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D&D General On Powerful Classes, 1e, and why the Original Gygaxian Gatekeeping Failed


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Hind sight is 20/20. We had only 1 game from Arneson to digest the system. then his notes, typed, and then we went gonzo on it, with it in the playtests. The rules, 10 pages to start, grew in the backwash of the playtests, page by page. Normally rules are fashioned up front and then playtested, but not in this case as we had to re-emulate what Arneson and his group had attained in over 1 year of playing BM; and Gary decided on a more "progression" styled advance for Characters. This defined the system in all ways thereafter, warts and all. It is obviously styled on the old systems of linear progression and it works. Is it realistic? Well, no. It's an abstraction of what we say is Fantasy because Fantasy has no concrete data and history like simulation games do. That Gary carried it forth to AD&D is impressive; and he admitted that the rules (OD&D) were likely unfinished but that the concept had to get out there, he felt, in order to finish them. This concept had never before existed in systems/published games. That is the biggest context and to dismiss its generative days as flawed is quite preposterous. Kinda like saying that, by today's standards. that the Model-T Ford was flawed compared to a Mustang.
Well, it would be silly to call it 'flawed' in any case, lol. It was/is a game and the only flaw it could possibly have would be "this is not fun." Nobody has ever accused D&D of that (well, maybe they have, but you cannot please everyone). It was really a pretty mind-bending concept. Even at age 11 I was a wargamer. I 'got' games, but when I just HEARD THE IDEA of D&D it was like learning that you are really a Martian, nothing I ever assumed about games in my young life could really be applied anymore. It might not have been TOTALLY revolutionary to a guy like Dave, who was versed in Braunsteins and such, but it sure was eye-opening to the rest of us, probably to Gary too the first time he heard about it. And the thing is, conceptually it seems like such a simple idea too, but it isn't really.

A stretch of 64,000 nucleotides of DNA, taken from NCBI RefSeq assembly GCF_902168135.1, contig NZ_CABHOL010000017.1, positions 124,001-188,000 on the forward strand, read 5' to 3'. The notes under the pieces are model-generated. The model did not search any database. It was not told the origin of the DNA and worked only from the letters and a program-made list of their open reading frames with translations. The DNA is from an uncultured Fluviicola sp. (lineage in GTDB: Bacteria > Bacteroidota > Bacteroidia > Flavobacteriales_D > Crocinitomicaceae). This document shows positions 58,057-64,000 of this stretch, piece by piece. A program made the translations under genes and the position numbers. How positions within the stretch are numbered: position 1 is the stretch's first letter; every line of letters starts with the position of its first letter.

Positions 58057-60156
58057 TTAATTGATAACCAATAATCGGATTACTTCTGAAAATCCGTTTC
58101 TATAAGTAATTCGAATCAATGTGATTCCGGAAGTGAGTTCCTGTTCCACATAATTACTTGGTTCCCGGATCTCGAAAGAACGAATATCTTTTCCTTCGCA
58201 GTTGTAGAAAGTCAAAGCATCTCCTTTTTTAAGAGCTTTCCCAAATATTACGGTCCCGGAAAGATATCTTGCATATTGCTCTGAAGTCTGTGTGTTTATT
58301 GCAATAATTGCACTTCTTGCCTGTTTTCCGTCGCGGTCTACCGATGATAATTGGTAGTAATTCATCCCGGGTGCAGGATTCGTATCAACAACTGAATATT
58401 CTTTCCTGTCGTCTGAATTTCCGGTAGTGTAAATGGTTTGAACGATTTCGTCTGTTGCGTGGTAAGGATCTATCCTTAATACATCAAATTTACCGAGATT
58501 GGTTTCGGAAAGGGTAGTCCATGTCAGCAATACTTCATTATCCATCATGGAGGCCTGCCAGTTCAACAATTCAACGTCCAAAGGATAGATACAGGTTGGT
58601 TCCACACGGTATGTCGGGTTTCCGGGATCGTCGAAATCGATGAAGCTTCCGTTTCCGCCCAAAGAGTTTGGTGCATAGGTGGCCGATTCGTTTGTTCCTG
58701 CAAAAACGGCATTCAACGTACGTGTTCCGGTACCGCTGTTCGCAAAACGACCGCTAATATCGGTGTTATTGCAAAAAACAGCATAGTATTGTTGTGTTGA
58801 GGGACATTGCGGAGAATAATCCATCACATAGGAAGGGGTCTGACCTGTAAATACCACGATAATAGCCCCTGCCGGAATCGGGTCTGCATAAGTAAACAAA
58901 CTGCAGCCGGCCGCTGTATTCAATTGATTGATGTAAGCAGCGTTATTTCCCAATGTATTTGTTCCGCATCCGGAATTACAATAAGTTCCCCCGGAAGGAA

While I think Gary was more of a "document what I did" vs "come up with a set of principles and devise rules around it" sort of game designer, he did have some unique insights of his own. The whole thing about the progression was utterly critical. I've said many times this was the single key reason for the success of D&D over the years. It sucks you in, it invites you to keep trying to attain further levels. Every computer game designer ever knows this paradigm. You can make a good RPG without it, but not one single one of those games has ever been 1/10th as popular as D&D. It takes a lot of savvy to hit on that fundamental mechanic and GET IT EXACTLY RIGHT the first time around. I mean, people can argue about XP charts or whatever, but the basic power curve of 5e is pretty darn similar to OD&D, that says something.
 

No, it's just the first alternative listed (the default is 3d6 in order). But in fairness, it's the first one listed and by far the easiest so it makes sense that it became the de facto method of rolling.

Method II was to roll 3d6 12 times and keep the 6 best scores.
Method III was ... oh boy .... roll 3d6 in order for each ability, except you got to roll 6 times and keep the highest score.
Method IV was to to roll up 12 characters by rolling 3d6 in order, and keep the best character.
It is pretty ambiguous, as with most of AD&D... 'Roll 3d6 in order' is NEVER spelled out as a rule or procedure, nor even described. ALL of the 'METHODS' of the DMG are stated to be 'alternatives', but it is never stated what they are alternatives TO. The way it is phrased makes us understand in hindsight that it was that unspoken standard method, but it could as well be alternatives to each other, unless you already played OD&D/Basic and knew different. Someone brand new to D&D picking up the books would never know 'Roll 3d6 in order' ever existed as a rule, or was being compared with, just that there was some sort of 'rolling d6s' technique that wasn't so good. Even figuring that out would require careful reading.
 

Liane the Wayfarer

Frumious Flumph